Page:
ASPEN - Powder-hungry skiers and riders who are thinking of venturing into the backcountry are being warned by the Colorado Avalanche Information Center to use extreme caution because conditions remain tender.
The danger has eased a bit since the big snowstorm Tuesday night, but as of noon Friday, it remained "considerable" on most aspects at all elevations. It was rated "moderate" on south, southwest and west aspects.
Backcountry conditions were "very touchy" Friday, according to a forecast filed by the avalanche center's Scott Toepfer.
"Observers are still remotely triggering good size slides from some distance away," Toepfer wrote. "Avalanches will occur on many slopes and they may be larger than you are expecting."
Toepfer's discussion of conditions stresses that this winter has presented the perfect recipe for slides. The powder visible on the surface is inviting after the recent snowstorms, but all that new snow is resting on top of "very weak, early season snowpack," he wrote. He is particularly concerned about slopes facing northwest, north, northeast and east.
Multiple observations from the field show that both natural and triggered avalanches are occurring every day, the avalanche center's report said. Numerous observations of triggered and natural slides have been turned in from the Richmond Ridge area, south of Aspen Mountain.
Conditions are so touchy that backcountry travelers sticking to valley floors or lower slopes could easily trigger avalanches on the slopes above them, the report said.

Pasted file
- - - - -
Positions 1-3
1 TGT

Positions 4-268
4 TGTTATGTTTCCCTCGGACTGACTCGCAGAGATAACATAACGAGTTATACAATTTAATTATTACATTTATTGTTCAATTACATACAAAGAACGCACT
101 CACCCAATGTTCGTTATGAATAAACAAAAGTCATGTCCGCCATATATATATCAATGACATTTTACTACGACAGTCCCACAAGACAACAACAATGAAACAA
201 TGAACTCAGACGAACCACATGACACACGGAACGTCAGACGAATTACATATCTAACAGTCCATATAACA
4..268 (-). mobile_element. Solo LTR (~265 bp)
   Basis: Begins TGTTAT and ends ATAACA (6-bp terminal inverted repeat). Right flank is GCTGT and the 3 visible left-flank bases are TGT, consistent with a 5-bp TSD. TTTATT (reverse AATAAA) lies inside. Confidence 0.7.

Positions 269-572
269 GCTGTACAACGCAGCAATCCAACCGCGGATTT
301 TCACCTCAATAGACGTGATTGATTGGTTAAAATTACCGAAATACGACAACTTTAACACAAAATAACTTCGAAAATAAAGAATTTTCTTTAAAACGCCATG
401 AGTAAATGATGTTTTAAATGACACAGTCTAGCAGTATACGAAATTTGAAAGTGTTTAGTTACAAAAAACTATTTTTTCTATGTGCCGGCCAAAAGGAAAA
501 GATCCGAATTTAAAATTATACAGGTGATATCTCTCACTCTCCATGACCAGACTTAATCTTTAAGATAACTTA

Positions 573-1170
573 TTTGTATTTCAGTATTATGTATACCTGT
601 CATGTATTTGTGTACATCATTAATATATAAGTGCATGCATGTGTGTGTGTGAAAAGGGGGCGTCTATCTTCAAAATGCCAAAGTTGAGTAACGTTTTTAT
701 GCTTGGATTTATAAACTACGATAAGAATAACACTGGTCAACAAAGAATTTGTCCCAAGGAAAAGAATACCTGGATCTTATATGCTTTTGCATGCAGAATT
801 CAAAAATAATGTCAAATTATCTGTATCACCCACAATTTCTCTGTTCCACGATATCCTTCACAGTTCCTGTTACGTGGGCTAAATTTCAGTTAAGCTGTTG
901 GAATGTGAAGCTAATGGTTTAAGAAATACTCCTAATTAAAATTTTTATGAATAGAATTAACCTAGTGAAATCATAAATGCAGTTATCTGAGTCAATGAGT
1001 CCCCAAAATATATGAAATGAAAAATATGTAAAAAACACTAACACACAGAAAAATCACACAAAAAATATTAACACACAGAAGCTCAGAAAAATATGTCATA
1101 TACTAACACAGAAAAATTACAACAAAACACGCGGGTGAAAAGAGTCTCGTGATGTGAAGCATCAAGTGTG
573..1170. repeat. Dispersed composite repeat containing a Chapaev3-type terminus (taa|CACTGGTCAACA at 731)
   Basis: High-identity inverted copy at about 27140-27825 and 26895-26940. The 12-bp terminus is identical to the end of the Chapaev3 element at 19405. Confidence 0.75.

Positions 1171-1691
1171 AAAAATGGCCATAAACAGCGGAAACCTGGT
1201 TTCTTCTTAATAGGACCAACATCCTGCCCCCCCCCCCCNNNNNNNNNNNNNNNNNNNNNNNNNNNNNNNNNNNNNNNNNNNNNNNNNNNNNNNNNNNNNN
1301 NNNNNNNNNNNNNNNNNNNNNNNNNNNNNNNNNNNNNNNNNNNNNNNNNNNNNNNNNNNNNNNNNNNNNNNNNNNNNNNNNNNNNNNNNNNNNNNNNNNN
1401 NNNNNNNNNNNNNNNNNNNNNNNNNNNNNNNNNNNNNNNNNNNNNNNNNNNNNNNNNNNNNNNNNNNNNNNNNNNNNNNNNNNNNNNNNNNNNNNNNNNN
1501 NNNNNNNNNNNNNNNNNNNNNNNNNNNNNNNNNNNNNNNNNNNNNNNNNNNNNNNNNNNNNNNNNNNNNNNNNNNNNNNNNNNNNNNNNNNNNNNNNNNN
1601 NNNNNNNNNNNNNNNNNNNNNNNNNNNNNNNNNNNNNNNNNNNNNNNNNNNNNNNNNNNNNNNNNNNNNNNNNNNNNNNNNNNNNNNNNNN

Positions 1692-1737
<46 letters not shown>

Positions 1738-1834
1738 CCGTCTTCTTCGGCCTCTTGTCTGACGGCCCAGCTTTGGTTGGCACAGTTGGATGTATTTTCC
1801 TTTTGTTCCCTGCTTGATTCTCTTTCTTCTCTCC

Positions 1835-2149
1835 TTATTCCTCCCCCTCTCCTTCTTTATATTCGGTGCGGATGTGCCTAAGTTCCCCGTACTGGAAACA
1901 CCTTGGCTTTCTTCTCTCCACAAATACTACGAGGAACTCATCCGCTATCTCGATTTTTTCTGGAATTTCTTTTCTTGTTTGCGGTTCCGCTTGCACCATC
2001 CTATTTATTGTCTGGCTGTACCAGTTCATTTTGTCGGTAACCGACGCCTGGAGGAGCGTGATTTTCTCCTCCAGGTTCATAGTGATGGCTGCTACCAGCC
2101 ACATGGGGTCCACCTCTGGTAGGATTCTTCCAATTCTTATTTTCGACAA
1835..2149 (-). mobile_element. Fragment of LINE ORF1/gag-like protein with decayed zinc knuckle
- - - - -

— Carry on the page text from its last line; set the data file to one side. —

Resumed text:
"Whumpfing sounds and cracking are signs indicating a weak and dangerous snowpack," Toepfer wrote. "(Friday) those collapses and shooting cracks will likely produce remotely triggered avalanches. Be very aware of steep slopes above and near your group."
Wind-loaded slopes also add to the danger, according to the avalanche center.
While Tuesday's snowstorm created dangerous avalanche conditions, it boosted the snowpack tremendously.
"Current snowpack for the entire Roaring Fork Watershed is 56 percent of average," the Roaring Fork Conservancy, a nonprofit organization involved in water quality and quantity issues, reported Dec. 20. "Recent snows have moved the average up from 38 percent two weeks ago."
Nevertheless, drought conditions persist, the conservancy noted. Six of seven automated snow measuring stations scattered around the Roaring Fork Watershed "are reporting less snow today than this day in 2001, the last significant drought year," the conservancy reported.
The avalanche center website is at https://avalanche.state.co.us/index.php.